Should a 14-year-old married woman who migrates to European countries be considered as a kid – or even a spouse?
The problem has placed European governments in a spin: forcing an insurance policy U-turn in Denmark, new legislation within the Netherlands and an agonised debate in Germany.
Analysts state very very early wedding can be carried out in refugee camps in Lebanon, Jordan and Turkey by families wanting to protect girls from poverty or intimate exploitation. Somewhere else, bad families might marry down their young daughters in return for dowries.
The question is certainly one of liberties and protections – but which? When authorities stop minors cohabiting using their older partners, will they be child that is combating or splitting up (frequently currently traumatised) families?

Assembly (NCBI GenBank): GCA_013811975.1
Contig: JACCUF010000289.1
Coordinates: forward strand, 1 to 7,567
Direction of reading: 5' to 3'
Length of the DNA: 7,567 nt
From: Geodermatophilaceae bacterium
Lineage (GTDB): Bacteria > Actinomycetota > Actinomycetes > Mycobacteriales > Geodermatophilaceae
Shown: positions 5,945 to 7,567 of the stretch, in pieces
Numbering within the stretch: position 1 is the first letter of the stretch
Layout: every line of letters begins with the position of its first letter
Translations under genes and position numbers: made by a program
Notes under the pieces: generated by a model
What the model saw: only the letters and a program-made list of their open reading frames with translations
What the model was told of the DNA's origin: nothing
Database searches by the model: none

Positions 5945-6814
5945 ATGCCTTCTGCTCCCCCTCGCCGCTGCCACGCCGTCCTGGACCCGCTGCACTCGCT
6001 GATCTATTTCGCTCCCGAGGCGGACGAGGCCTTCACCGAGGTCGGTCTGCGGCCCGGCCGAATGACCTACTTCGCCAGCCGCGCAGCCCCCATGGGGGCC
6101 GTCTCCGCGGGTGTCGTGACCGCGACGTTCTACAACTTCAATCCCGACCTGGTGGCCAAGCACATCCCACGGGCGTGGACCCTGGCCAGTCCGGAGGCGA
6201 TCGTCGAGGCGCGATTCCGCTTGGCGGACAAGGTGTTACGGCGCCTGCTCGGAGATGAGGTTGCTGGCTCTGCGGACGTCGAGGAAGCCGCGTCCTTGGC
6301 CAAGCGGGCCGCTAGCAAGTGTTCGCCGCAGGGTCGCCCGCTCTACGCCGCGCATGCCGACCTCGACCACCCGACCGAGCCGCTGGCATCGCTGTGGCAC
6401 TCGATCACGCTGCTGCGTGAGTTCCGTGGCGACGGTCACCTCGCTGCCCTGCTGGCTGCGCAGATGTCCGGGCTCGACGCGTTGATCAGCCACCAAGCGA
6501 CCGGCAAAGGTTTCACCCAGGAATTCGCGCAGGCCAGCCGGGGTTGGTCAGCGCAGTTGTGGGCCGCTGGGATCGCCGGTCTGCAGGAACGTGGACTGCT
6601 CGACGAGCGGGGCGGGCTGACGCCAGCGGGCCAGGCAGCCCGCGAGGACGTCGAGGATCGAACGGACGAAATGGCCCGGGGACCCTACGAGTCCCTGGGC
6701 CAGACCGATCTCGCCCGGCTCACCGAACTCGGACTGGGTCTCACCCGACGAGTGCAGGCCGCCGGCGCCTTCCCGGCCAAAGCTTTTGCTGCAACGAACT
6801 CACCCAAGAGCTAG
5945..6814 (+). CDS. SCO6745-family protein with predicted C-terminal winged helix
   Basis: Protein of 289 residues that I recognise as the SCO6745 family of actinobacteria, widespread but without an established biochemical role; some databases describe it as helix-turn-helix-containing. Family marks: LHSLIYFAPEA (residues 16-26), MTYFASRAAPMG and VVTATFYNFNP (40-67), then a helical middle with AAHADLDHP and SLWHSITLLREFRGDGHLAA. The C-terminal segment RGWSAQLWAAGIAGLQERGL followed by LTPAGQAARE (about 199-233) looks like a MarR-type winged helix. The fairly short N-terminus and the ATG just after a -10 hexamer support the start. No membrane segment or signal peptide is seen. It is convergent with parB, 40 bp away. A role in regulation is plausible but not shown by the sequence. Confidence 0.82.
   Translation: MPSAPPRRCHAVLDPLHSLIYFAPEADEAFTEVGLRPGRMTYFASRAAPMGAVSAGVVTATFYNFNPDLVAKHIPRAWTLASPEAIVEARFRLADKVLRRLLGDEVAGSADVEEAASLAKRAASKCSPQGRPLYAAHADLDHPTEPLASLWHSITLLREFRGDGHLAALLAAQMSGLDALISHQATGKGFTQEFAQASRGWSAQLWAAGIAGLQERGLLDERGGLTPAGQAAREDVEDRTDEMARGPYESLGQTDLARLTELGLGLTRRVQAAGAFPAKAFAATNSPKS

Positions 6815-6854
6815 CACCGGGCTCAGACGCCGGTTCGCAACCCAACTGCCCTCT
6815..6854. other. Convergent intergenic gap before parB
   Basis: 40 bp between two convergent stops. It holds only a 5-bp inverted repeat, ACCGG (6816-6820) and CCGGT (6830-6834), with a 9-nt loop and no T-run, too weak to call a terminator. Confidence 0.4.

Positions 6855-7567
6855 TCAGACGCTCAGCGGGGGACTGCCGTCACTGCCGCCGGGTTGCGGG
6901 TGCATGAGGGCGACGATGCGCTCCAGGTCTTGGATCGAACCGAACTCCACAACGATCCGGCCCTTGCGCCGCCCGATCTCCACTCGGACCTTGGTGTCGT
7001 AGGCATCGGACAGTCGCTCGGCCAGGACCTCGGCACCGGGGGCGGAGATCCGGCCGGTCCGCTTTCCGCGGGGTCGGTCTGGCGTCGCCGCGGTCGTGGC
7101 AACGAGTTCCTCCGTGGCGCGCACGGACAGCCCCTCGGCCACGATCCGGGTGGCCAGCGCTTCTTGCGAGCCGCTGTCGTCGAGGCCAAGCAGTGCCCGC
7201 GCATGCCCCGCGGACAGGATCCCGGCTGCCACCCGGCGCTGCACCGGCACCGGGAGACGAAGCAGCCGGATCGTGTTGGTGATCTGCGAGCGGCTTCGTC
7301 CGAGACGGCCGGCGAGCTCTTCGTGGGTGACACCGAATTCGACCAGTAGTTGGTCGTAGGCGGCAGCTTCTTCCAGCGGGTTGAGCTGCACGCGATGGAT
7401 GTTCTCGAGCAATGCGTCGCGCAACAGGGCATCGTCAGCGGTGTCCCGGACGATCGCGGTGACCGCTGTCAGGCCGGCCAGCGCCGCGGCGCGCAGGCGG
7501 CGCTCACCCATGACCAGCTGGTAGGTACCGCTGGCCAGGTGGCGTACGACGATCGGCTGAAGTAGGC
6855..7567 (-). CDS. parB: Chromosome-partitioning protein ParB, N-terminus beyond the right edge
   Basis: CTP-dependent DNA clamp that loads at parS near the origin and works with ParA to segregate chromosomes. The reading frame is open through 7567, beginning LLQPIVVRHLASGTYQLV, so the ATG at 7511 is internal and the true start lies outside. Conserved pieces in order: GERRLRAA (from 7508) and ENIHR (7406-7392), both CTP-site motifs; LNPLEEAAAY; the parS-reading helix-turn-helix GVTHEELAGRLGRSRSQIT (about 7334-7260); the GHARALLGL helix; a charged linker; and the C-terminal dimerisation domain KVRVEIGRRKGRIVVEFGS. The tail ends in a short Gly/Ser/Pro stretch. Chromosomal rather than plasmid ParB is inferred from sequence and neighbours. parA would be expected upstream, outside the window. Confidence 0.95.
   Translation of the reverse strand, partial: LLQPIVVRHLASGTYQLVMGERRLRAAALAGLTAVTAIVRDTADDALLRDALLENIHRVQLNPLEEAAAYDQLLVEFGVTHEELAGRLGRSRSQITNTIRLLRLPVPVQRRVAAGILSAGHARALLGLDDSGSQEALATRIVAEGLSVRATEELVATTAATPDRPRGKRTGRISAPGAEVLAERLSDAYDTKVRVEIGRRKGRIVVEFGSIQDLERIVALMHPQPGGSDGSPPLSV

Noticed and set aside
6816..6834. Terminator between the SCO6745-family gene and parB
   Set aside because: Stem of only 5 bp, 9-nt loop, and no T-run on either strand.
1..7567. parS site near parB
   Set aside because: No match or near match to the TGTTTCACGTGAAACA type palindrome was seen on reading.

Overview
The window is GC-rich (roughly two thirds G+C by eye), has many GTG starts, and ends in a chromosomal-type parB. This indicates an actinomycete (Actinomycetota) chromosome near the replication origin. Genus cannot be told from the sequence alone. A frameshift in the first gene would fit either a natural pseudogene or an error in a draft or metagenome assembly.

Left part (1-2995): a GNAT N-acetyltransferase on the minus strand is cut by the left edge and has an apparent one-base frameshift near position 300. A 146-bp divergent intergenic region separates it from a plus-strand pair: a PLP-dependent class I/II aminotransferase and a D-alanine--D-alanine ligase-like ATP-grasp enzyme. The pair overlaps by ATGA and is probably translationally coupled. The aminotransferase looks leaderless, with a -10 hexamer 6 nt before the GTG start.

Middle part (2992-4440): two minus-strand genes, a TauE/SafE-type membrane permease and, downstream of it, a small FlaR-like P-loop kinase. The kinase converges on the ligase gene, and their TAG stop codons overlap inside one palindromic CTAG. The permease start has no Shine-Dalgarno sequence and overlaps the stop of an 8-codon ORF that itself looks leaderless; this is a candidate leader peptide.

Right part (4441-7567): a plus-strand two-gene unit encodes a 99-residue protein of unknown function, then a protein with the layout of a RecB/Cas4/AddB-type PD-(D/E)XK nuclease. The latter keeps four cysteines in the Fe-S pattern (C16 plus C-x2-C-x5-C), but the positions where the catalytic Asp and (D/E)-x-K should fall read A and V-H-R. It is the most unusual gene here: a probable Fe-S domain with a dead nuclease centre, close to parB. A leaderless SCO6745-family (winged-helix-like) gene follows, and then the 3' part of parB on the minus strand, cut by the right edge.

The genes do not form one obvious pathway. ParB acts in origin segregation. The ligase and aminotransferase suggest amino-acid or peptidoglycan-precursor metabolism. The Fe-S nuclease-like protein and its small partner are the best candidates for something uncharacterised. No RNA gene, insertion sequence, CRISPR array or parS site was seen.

Dependent on where you get in European countries, you will discover a radically various number of reactions towards the problem.
Denmark’s reaction has swung first a good way after which one other.
In Integration Minister Inger Stojberg vowed to act after a review found dozens of cases of girls living with older men in asylum seekers’ accommodation – which the minister called “totally unacceptable” february.
Couples would need “exceptional reasons” to call home together underneath the chronilogical age of 18 (the appropriate age for wedding in Denmark) with no cohabitation could be permitted whatsoever if one celebration had been below 15.
But separation apparently prompted two migrants under 18 to try committing committing committing suicide.